So I was just on a run and came across this scene at a local bar (Sandbar in Mission Beach San Diego). I usually like to stay off the soap box but if ever there was a time, now is that time.
Many of you are going to celebrate St Patrick’s day on Monday (or even today if you’re a true pre-gamer) and I thought I’d prepare a handy little how-to guide for you.
Jon O's guide to St Patrick's Day
Having spent the first 14 plus years of my life in Ireland I can tell you the Irish are a very proud culture. We are grateful that you have chosen one of our legends to celebrate, but if you actually talk to someone who is from Ireland this St Patrick’s day here is a list of things you should definitely not ask.
Q: Do you eat lucky charms?
A: The answer is no and now I think you’re an idiot. We actually don’t wean our kids on type II diabetes inducing sugar, disguised as leprechaun food. I grew up on Weetabix. Healthy and yummy.
Q: Do you wash with Irish Spring soap?
A: Similar answer as above. I’ll save you in my phone as "Moron".
Q: Have you ever seen a Leprechaun?
A: Have you ever seen a psychiatrist?
Q: Isn’t Gaelic just English with a funny accent?
A: Have you ever opened a book or stepped on a plane? No, Gaelic is the Irish language still widely used in the West of Ireland. About as similar to English as German.
When someone tells you they are from Ireland the last thing you should say to them is “I bet you like to drink.”
When you meet a black person do you stay to them “I bet you like fried chicken.” Unless you were a total fool or complete racist (or he is your best friend, and even then you’re pushing it) you wouldn’t dare. Now, never in a million years would I compare the plight of the Irish to the plight of the African Americans, but if you’re going to use your 1% Irish heritage as an excuse to get annihilated and act the fool this St Patrick’s day then you could at least learn one culturally relevant thing about the Irish. (Liam Neeson, U2, and Colin Farrell don’t count)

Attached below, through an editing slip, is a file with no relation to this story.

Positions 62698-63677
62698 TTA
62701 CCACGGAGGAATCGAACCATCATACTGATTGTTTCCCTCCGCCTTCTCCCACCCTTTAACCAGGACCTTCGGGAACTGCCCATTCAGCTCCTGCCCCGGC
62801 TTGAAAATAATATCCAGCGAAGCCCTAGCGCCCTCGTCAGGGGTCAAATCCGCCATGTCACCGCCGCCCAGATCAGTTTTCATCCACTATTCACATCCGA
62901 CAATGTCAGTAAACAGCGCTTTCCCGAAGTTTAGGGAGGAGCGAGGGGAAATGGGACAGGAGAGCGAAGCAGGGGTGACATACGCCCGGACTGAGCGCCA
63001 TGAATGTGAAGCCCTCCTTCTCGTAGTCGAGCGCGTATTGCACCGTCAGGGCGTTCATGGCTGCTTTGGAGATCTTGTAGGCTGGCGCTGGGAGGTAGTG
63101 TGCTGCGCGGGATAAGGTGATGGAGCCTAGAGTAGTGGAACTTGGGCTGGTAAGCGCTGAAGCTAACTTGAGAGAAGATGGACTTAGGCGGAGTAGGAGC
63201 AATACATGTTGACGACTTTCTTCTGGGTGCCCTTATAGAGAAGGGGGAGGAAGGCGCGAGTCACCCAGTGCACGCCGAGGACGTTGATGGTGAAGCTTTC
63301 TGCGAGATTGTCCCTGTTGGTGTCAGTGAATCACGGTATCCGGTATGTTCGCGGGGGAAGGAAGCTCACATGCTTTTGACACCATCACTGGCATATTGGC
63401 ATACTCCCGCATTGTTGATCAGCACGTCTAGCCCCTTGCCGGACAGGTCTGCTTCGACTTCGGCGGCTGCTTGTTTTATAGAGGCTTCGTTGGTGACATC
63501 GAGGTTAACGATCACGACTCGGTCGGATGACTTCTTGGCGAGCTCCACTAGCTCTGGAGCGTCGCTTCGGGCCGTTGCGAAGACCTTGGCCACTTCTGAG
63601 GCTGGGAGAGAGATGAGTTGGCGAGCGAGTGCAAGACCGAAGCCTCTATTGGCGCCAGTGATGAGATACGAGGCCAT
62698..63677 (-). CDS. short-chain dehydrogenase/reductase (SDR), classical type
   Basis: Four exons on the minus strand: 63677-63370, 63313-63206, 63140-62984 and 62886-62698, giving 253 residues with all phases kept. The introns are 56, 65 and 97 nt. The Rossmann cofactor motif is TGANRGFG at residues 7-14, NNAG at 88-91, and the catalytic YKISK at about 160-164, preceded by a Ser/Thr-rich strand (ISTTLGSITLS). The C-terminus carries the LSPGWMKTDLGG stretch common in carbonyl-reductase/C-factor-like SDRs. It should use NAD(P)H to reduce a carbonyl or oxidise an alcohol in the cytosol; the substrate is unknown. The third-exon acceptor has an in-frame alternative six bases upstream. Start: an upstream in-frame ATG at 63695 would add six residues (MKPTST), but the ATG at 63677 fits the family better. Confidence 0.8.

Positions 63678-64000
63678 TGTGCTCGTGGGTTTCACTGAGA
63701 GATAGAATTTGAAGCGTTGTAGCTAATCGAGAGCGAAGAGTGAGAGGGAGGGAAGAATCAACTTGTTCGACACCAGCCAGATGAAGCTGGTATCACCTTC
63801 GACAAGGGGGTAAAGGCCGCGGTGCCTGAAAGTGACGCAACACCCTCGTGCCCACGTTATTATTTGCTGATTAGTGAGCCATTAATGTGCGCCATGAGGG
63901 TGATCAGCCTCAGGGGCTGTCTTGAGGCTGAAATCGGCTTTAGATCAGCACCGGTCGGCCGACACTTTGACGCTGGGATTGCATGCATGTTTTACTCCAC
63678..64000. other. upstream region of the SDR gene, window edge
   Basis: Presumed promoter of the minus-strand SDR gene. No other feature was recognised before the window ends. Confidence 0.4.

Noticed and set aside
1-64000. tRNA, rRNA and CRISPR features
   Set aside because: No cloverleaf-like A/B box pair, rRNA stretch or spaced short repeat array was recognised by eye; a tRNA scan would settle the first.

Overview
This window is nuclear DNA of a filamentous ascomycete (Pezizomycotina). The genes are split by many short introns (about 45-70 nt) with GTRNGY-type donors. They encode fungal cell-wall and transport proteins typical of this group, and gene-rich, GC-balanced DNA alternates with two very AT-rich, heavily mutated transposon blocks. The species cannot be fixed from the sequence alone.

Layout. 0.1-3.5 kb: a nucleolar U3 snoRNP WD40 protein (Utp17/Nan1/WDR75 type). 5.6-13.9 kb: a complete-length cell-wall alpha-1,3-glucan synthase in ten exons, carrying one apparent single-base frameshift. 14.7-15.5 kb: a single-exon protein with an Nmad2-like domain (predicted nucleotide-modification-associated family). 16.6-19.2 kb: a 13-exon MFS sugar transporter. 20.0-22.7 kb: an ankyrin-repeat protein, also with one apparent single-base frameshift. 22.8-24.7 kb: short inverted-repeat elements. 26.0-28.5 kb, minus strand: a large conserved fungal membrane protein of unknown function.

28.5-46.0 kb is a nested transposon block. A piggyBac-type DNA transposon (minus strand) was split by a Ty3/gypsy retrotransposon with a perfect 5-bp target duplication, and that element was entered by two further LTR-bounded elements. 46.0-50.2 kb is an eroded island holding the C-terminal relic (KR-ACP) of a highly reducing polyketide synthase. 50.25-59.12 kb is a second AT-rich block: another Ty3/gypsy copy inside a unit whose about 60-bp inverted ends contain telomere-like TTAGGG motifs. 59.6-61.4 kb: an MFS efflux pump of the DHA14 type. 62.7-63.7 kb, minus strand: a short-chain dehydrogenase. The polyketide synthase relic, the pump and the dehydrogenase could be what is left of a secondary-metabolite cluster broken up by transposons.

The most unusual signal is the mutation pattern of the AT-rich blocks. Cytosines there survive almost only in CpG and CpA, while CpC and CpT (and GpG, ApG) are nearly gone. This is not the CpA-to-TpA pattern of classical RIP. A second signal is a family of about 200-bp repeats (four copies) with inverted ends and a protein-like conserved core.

So I’ve broken St Paddy revelers into 3 groups.
1. People who are from Ireland, are informed descendants of Irish immigrants, love the Irish culture, or know any Irish history whatsoever. To you I say paint the town green, party on, be responsible, and make your Irish ancestors proud.
2. People who like to celebrate holidays with friends and are generally curious about the Irish culture. To you I say we’re glad to have you. Please don’t talk to me with a fake brogue. I lost my Irish accent just to avoid these awkward situations.
3. Complete fools who would get wasted at their granny’s funeral. You people don’t need and excuse to get drunk so leave the leprechaun hat at home. Just face the facts. You are going to drink yourself into a coma this St Patrick's day because you want to, not because your great, great, great, great, great grandfather risked his life coming to America on a Coffin Ship to escape the crushing tyranny of the British Empire.
They were called “Coffin Ships” because you had a 50% chance of surviving the trip. If the ship didn’t sink in the middle of the Atlantic you still were likely to catch the bubonic plague from the colony of rats that were your shipmates, and then die a horrific death. If you were fortunate enough to survive the trip and make it to Ellis Island then you got to experience the intense prejudice of the, ahem, "indigenous" people that inhabited New York. Most business owners put signs in their windows that read NINA. Shorthand for “No Irish Need Apply.”